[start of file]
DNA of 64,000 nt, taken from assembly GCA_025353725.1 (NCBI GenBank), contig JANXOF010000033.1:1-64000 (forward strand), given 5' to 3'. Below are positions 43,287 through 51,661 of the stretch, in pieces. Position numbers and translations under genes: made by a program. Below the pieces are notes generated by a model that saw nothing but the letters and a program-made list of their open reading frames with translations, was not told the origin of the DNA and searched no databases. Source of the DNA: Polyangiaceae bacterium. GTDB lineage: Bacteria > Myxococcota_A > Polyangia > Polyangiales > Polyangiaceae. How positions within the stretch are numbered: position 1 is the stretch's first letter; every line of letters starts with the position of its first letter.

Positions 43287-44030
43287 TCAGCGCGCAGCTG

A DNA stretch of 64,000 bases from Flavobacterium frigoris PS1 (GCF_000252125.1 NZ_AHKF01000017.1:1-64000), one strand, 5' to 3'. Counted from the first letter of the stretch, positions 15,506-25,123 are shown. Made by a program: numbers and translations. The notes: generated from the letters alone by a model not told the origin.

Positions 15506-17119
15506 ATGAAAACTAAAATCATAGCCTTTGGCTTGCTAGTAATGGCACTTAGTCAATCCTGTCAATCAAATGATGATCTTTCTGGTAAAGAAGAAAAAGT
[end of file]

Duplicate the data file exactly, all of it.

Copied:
DNA of 64,000 nt, taken from assembly GCA_025353725.1 (NCBI GenBank), contig JANXOF010000033.1:1-64000 (forward strand), given 5' to 3'. Below are positions 43,287 through 51,661 of the stretch, in pieces. Position numbers and translations under genes: made by a program. Below the pieces are notes generated by a model that saw nothing but the letters and a program-made list of their open reading frames with translations, was not told the origin of the DNA and searched no databases. Source of the DNA: Polyangiaceae bacterium. GTDB lineage: Bacteria > Myxococcota_A > Polyangia > Polyangiales > Polyangiaceae. How positions within the stretch are numbered: position 1 is the stretch's first letter; every line of letters starts with the position of its first letter.

Positions 43287-44030
43287 TCAGCGCGCAGCTG

A DNA stretch of 64,000 bases from Flavobacterium frigoris PS1 (GCF_000252125.1 NZ_AHKF01000017.1:1-64000), one strand, 5' to 3'. Counted from the first letter of the stretch, positions 15,506-25,123 are shown. Made by a program: numbers and translations. The notes: generated from the letters alone by a model not told the origin.

Positions 15506-17119
15506 ATGAAAACTAAAATCATAGCCTTTGGCTTGCTAGTAATGGCACTTAGTCAATCCTGTCAATCAAATGATGATCTTTCTGGTAAAGAAGAAAAAGT